Spirits were high as SF State students joined members of the California Faculty Association in informational picketing Nov. 8. Teachers and students marched along 19th Avenue to call attention to the discrepancies of the CSU system and faculty working conditions.
“We are educators,” said Wei Ming Dariotis, CFA chapter president. “The informational picketing is to educate students on our unfair working conditions and make some noise.”
Dariotis is an Asian American studies professor who has been at SF State for twelve years. She explained that the CFA members are working in solidarity with other campus workers to create better working conditions for teachers, librarians, lecturers, coaches and other faculty.
The CFA Board of Directors is in the process of negotiating a new faculty contract with the CSU Board of Trustees, led by Chancellor Charles Reed. The last contract in effect was in 2007, but after the CSU withheld a salary increase due to the budget crisis, contract renegotiations began. Both sides of the bargaining table have yet to reach a solution.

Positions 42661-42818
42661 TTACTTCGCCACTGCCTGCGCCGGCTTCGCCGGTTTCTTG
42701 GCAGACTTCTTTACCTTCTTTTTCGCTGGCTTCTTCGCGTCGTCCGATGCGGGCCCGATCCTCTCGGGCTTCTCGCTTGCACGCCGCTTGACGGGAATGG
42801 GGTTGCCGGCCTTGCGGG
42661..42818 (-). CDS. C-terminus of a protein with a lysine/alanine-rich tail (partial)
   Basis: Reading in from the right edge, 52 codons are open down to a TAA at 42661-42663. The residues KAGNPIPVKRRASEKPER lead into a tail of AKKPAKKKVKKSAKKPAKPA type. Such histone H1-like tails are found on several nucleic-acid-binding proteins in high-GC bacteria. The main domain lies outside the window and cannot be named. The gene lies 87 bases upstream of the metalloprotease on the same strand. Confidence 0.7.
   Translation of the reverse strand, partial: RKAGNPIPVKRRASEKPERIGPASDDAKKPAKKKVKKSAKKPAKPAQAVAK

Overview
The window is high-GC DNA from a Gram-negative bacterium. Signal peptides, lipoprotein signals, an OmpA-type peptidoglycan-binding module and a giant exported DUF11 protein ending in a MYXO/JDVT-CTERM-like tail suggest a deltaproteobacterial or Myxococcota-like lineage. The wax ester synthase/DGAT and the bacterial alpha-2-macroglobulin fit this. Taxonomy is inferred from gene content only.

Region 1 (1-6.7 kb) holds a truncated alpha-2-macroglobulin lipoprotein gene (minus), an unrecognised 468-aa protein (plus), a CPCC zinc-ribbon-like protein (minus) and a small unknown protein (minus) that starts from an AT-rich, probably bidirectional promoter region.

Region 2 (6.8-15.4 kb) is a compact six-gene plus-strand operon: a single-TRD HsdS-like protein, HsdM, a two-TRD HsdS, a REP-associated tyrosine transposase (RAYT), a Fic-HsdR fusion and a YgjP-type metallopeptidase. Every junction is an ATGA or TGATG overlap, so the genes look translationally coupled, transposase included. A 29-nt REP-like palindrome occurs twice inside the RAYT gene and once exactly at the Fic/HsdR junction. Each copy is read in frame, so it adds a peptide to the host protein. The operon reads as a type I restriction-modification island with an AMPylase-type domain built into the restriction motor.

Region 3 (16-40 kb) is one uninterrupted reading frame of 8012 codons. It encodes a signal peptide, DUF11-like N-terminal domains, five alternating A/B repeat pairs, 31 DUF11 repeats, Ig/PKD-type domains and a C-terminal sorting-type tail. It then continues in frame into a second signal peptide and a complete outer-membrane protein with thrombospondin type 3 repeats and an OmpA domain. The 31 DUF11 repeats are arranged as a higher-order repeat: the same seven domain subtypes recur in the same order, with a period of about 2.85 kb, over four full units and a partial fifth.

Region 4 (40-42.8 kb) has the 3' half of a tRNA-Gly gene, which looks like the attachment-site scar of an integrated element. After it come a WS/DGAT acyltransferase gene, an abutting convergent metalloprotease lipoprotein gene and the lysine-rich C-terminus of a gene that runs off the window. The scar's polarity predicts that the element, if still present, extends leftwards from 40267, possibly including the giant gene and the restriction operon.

“I don’t want to strike, to take even an hour away from my classes,” said Phil Klasky, SF State professor of American Indian studies. “It’s gotten so bad, we have to strike. The information picketing the opportunity to overload everybody with information and to show solidarity.”
Negotiations have reached an impasse, one that CFA members can only be resolved through concerted action. The CFA Board of Directors voted unanimously Nov. 7 to authorize a one-day strike on CSU East Bay and CSU Dominguez Hills for Nov. 17.
“You can’t put student first if you put faculty last,” said Sadaf Malik, student organizer for CSU Students for Quality Education. “Faculty working conditions are student learning conditions.”
Holdings signs and chanting in unison, some CFA members marched in a circle while others distributed informational flyers. Students were encouraged to join, such as Jennifer Chadwell who was eager to support the rights of teachers and student, but didn’t know if progress through picketing was a reality.
“Not sure if anything will happen,” Chadwell said. “But if no one says anything, the injustice will continue.”